Singapore: Steel output in the world’s largest producer posted the first annual contraction in a quarter century.
Mills in China, which make half of global supply, churned out less last year for the first time since at least 1991 as local demand dropped, prices sank and producers struggled with overcapacity. Crude steel production shrank 2.3 per cent to 803.83 million metric tonnes, the statistics bureau said Tuesday. December output fell 5.2 per cent to 64.37 million tons from a year earlier.
Demand is weakening as policy makers seek to steer the economy away from investment toward consumption-led growth. The economy expanded 6.9 per cent last year, the slowest full-year pace since 1990, data showed. Steel output will probably drop 2.6 per cent this year, weakening the outlook for iron ore as global miners increase shipments, Citigroup has estimated.
“This marks the start of declining steel output in China as the economy slows,” Xu Huimin, an analyst at Huatai Great Wall Futures in Shanghai, said by phone. “We’re likely to see more output cuts this year, though the magnitude of declines will be quite similar to 2015. Supply cuts in a glut are a long- drawn process as mills seek to maintain market share.”
Crude-steel output in China surged more than 12-fold between 1990 and 2014, and the increase is emblematic of the country’s emergence as the world’s second-largest economy. Demand soared as policy makers built out infrastructure, shifted millions of people into cities and promoted consumption of autos and appliances.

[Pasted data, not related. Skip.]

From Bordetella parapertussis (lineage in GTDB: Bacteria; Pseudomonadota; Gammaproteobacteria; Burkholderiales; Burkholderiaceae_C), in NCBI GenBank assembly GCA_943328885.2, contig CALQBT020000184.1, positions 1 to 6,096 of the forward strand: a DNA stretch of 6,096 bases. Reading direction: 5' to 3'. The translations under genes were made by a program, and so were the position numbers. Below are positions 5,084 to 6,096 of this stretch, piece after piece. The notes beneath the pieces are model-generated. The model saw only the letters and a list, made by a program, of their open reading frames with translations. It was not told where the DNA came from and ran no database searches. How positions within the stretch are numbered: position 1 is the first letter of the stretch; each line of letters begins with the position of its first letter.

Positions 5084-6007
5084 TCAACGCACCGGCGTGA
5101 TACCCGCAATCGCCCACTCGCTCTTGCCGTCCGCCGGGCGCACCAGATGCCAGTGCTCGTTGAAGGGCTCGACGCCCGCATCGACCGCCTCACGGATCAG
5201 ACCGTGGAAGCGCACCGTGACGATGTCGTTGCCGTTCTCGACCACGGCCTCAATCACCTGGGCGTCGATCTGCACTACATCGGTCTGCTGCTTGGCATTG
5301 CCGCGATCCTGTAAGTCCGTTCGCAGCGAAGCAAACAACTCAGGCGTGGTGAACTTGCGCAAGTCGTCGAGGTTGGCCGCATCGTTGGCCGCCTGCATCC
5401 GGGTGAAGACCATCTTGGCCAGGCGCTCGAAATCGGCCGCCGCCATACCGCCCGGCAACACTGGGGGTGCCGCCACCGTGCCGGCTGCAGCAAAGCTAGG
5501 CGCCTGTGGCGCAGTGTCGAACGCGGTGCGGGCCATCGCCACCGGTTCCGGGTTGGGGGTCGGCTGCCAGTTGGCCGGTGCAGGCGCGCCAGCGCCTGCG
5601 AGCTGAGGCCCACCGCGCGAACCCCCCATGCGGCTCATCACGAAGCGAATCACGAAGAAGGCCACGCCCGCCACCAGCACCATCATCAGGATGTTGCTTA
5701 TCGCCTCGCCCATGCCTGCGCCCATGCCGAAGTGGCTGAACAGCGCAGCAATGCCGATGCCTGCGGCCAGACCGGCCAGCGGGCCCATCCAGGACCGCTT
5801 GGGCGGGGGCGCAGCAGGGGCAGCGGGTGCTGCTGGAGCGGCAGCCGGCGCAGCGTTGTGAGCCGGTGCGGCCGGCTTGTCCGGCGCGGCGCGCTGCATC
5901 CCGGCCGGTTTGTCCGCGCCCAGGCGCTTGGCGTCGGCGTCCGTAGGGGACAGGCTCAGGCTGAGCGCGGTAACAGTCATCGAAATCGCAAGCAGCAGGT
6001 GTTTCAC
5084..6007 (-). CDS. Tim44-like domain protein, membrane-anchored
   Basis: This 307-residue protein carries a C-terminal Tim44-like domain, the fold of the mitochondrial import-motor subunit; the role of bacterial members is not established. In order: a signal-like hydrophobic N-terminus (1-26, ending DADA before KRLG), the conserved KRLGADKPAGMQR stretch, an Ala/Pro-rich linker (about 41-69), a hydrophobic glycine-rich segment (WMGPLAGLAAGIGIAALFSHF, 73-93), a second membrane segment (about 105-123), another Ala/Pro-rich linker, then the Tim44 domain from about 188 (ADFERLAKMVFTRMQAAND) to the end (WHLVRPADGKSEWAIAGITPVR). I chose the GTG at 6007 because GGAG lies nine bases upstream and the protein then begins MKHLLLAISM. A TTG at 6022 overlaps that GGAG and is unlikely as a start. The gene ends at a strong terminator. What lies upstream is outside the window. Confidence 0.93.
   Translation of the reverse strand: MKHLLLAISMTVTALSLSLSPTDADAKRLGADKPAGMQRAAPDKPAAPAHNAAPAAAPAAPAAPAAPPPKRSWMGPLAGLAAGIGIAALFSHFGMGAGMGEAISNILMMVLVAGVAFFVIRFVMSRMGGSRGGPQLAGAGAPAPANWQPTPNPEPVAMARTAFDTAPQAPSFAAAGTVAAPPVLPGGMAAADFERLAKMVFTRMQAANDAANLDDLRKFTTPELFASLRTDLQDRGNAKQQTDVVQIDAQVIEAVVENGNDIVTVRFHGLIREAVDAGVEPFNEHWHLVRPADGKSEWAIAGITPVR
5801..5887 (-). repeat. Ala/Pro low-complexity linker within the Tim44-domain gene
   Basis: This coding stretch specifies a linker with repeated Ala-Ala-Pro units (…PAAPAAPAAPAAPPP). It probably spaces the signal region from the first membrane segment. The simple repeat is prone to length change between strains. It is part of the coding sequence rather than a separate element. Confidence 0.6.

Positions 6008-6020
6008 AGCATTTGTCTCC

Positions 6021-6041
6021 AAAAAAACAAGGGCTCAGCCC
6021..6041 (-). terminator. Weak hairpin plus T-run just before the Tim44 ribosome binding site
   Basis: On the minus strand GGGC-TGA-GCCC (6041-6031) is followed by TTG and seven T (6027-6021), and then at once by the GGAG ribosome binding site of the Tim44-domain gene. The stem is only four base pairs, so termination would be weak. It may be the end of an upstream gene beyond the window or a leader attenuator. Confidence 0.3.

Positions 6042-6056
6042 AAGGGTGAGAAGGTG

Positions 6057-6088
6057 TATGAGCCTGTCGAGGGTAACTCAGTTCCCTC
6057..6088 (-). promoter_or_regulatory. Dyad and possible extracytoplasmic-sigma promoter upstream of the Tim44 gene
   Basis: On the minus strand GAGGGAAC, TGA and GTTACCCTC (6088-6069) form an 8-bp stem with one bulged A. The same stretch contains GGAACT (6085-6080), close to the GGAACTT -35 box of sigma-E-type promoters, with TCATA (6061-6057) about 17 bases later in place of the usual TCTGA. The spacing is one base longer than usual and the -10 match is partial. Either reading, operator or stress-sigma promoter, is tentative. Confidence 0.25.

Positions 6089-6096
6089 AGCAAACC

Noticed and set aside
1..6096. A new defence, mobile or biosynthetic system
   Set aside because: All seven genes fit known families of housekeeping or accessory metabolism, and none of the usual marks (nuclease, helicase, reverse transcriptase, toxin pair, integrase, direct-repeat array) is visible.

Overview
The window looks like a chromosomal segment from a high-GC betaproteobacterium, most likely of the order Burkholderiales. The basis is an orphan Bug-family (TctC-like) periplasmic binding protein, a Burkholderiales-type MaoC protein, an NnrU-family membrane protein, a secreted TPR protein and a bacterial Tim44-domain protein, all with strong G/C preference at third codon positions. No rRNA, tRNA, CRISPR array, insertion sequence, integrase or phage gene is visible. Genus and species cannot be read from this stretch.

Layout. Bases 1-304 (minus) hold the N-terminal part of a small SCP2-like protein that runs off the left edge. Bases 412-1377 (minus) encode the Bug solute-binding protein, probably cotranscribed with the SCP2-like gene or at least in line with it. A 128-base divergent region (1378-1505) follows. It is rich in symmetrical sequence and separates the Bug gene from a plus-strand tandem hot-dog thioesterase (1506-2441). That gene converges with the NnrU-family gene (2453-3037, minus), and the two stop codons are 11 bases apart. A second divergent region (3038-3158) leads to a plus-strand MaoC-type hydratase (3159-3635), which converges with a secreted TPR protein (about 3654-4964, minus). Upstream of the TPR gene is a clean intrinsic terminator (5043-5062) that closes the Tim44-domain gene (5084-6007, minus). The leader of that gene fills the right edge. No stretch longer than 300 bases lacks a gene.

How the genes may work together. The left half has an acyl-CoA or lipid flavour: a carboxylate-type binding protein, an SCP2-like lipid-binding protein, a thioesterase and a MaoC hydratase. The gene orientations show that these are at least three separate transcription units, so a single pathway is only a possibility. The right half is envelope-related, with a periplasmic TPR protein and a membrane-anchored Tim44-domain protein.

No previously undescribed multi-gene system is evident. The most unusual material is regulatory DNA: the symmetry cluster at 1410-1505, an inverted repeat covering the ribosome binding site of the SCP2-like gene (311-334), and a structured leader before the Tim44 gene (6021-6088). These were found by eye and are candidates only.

Chinese steel demand is also dropping for the first time in a generation, prompting mills to export record amounts of the metal. Shipments jumped 20 per cent last year to 112.4 million tonnes, an all-time high. Excess supply particularly from China has spurred governments across the globe to take steps to protect their home markets.
More production cuts are needed as local consumption weakens further and steelmakers face stiffer opposition to exports, according to Li Xinchuang, deputy secretary-general of the China Iron & Steel Association. Output may drop to about 783 million tonnes this year, the association has said.